Mud Crab (Scylla spp.) Aquaculture in the South-West Sundarbans Region of Bangladesh

Abstract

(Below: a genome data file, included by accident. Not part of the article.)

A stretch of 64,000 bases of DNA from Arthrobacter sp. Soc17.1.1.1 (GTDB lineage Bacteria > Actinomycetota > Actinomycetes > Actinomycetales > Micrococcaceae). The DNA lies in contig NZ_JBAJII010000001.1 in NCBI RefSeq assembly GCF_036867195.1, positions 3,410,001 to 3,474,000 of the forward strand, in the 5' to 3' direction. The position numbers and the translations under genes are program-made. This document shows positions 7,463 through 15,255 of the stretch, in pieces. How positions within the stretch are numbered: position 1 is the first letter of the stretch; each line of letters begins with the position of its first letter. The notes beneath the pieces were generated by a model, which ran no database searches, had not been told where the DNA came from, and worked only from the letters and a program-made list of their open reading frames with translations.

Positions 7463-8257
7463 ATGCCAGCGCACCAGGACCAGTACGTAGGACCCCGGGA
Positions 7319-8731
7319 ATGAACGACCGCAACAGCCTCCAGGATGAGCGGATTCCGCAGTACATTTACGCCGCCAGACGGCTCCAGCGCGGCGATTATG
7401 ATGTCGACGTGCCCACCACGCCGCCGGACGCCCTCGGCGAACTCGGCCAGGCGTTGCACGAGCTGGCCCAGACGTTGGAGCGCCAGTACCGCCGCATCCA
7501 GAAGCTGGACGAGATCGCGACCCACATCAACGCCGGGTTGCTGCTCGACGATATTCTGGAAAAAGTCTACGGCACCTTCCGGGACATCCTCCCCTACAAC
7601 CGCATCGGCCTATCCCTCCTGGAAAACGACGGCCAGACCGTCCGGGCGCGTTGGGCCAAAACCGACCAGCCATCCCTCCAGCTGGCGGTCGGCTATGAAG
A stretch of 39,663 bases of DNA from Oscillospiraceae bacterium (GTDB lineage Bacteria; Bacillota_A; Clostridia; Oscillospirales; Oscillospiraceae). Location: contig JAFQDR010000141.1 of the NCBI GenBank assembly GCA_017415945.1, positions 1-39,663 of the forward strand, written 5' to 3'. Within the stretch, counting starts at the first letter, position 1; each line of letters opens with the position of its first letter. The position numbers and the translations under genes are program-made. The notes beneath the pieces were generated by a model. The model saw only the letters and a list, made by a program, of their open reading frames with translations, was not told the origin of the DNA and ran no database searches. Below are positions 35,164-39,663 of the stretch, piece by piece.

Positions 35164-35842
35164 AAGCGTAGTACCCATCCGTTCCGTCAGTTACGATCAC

Mud crab (Scylla spp.) aquaculture has become an important livelihood option for the coastal fisher-folks in Bangladesh. Mud crabs harvested from wild sources are traditionally fattened in pens installed in tidal rivers, ghers, and earthen ponds in Bangladesh. The study was aimed at understanding the practice and production economics of mud crab farming in the South-West Sundarbans region of Bangladesh, and was conducted in the areas namely Bagerhat, Satkhira and Khulna districts where mud crab fattening are predominately ventured. Most of the farmers fatten both male (lean) and female (gonadally immature) crabs of 100 - 180 g. The crabs are stocked at varying rate (12 - 641 g/m2), and fed at the rate of 8-10% of body weight with trash live fishes, dried fishes, snails, mollusks, and cattle viscera. The fattening for a mean cycle of 22 ± 14.34 days has the survival rate of 55 - 90%, and has the production of 0.065 ± 0.26, 0.084 ± 1.33, and 0.17 ± 3.76 kg/m2 in Bagerhat, Satkhira, and Khulna, respectively. After harvesting (mostly partial), crabs are sold at average price rate of 4.35 ± 0.45 US$/kg. The lowest production cost (3.14 US$/kg) and the better economic return (US$ 147.77) per cycle was recorded in the district of Satkhira. The mud crab fattening has hitherto Abul Farah Md. Hasanuzzaman et al. 58 been evaluated economically feasible in and around the Sundarbans region, but the production and economic efficiency can be scaled up adopting scientifically demonstrated regime of stocking, feeding, and health management. The development of crab seed hatchery, artificial feed for crab, and strongest marketing network are addressed as crux issues for the sustainability of mud crab aquaculture in Bangladesh.